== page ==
SACRAMENTO – Today, the Sacramento Superior Court ruled in favor of the Save Local Restaurants coalition, confirming that no enforcement of AB 257, or the FAST Act, can take place while the signatures from over one million Californians who signed the petition against AB 257 are verified. The lawsuit was in response to state officials declaring that they would unconstitutionally move forward with the law despite over 100-years’ precedent in the California referendum process.
The Save Local Restaurants coalition released the following statement in response to this decision:
“Today’s Court decision protects the rights of over one million California voters who demanded their say on this law before bearing its burden. We appreciate the Court upholding the state’s 100-year-old referendum process as well as the well-established legal precedent that ensures California voters are able to consider the laws passed by their legislature.”
On December 5, the Save Local Restaurants coalition announced it submitted to county elections officials over one million signatures from Californians in order to prevent AB 257 from taking effect until voters have their say on the November 2024 ballot.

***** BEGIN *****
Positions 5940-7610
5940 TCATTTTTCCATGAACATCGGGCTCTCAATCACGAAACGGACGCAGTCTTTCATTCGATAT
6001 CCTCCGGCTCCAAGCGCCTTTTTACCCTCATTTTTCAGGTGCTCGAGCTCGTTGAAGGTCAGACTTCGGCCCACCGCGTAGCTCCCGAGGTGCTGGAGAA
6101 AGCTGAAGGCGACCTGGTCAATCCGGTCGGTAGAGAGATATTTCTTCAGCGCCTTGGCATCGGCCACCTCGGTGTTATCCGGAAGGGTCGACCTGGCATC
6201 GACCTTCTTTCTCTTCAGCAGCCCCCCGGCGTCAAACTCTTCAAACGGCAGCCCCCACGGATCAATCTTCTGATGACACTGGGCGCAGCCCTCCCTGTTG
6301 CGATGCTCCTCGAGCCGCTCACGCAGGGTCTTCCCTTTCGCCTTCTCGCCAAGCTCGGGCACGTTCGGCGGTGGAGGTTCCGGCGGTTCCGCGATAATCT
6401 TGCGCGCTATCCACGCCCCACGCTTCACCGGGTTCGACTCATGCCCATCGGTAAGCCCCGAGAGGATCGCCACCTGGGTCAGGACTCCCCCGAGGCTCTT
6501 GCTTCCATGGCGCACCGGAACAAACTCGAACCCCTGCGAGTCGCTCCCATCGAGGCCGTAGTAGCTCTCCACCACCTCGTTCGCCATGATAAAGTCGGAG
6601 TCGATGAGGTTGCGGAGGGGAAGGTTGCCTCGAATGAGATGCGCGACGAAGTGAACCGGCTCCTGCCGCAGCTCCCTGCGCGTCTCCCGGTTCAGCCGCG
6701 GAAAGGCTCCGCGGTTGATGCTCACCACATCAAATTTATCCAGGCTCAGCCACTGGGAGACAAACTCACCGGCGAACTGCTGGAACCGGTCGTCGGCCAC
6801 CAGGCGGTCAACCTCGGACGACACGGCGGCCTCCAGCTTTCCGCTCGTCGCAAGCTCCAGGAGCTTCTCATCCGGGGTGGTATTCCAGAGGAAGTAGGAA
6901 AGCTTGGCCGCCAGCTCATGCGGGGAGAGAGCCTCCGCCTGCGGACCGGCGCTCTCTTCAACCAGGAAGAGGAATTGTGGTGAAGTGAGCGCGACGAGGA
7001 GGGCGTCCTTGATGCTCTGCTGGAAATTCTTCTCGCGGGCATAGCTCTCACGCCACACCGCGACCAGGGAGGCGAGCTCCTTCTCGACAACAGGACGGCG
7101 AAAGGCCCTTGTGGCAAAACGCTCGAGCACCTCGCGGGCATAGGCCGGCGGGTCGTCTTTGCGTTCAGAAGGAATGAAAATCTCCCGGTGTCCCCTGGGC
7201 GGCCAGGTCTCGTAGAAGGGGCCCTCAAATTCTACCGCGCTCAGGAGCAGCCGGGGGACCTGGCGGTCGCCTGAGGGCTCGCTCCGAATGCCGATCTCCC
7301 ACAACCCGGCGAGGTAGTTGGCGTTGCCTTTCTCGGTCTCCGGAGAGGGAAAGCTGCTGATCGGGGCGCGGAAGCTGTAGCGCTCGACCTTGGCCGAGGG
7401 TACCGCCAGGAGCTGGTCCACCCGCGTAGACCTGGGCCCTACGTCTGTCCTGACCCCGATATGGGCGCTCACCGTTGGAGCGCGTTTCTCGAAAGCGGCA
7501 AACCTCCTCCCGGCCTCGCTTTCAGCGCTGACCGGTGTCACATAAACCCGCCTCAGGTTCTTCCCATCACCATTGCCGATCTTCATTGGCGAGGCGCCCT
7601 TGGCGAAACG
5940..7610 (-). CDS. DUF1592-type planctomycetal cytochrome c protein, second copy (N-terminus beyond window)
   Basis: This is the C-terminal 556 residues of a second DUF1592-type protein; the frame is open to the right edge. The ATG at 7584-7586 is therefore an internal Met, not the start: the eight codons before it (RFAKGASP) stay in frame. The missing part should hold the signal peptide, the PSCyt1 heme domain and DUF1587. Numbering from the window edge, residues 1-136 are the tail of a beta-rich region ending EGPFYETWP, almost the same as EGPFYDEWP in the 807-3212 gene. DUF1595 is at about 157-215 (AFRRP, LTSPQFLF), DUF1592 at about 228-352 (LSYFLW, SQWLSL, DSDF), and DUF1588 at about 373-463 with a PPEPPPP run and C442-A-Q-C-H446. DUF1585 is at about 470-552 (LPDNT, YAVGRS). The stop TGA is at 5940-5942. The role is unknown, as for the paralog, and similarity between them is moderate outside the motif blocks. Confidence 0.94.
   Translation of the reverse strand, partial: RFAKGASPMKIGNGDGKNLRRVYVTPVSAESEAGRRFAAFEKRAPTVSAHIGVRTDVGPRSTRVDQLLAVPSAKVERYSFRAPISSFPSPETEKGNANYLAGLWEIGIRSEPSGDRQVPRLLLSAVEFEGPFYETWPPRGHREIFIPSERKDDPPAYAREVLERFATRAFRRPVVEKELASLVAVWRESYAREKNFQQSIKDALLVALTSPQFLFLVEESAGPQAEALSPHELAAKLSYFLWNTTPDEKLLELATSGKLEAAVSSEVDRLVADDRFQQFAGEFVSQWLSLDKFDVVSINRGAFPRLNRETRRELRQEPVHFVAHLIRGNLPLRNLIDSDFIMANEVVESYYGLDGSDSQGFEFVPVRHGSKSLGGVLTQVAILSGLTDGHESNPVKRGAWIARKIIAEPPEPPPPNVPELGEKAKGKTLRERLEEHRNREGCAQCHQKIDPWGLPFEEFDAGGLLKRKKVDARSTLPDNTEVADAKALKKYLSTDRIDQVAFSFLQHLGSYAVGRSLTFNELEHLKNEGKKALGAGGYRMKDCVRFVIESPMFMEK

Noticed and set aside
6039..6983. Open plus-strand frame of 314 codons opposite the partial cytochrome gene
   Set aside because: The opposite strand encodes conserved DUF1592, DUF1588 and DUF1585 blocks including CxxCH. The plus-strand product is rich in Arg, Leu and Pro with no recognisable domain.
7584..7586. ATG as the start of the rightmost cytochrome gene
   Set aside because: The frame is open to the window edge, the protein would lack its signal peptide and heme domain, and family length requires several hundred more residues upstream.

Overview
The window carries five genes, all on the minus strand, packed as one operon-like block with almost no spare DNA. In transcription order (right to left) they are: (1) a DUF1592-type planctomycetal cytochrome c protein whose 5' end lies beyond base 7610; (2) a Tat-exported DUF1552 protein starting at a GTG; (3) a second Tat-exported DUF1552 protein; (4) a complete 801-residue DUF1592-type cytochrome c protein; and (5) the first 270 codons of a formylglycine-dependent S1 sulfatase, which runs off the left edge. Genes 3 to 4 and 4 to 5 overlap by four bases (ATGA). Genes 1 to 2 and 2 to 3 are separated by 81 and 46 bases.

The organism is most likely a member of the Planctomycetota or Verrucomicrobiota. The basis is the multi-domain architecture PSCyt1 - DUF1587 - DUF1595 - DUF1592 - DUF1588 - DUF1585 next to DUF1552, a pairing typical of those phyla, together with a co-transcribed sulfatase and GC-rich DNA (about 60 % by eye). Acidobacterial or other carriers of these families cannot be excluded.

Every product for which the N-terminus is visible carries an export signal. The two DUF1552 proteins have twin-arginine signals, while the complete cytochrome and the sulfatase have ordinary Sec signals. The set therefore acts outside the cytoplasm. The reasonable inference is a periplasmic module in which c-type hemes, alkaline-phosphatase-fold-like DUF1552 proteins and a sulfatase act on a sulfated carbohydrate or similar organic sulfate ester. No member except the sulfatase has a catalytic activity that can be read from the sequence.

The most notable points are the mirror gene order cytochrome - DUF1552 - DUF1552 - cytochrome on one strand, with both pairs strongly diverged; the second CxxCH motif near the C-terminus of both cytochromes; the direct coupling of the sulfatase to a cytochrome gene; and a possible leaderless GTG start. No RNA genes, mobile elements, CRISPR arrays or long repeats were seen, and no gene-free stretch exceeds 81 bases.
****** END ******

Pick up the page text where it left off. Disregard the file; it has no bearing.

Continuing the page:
The Secretary of State issued a notice on December 9, 2022, stating the referendum petition filed against AB 257 contains more than the minimum number of required signatures. Pursuant to Article II of the California Constitution, and consistent with the position taken by the Secretary of State and Attorney General in 2020, AB 257 became ineffective and unenforceable in its entirety as of this date. This includes, but is not limited to, the establishment of the Fast Food Council. Given the refusal by California’s Department of Industrial Relations to commit to upholding this law, the Save Local Restaurants coalition filed a lawsuit against the state officials responsible for overseeing enforcement of AB 257. Immediately following the lawsuit, the Sacramento Superior Court issued a temporary restraining order against implementation of AB 257, which prevented the law from being implemented until the Court decided the merits of the case.
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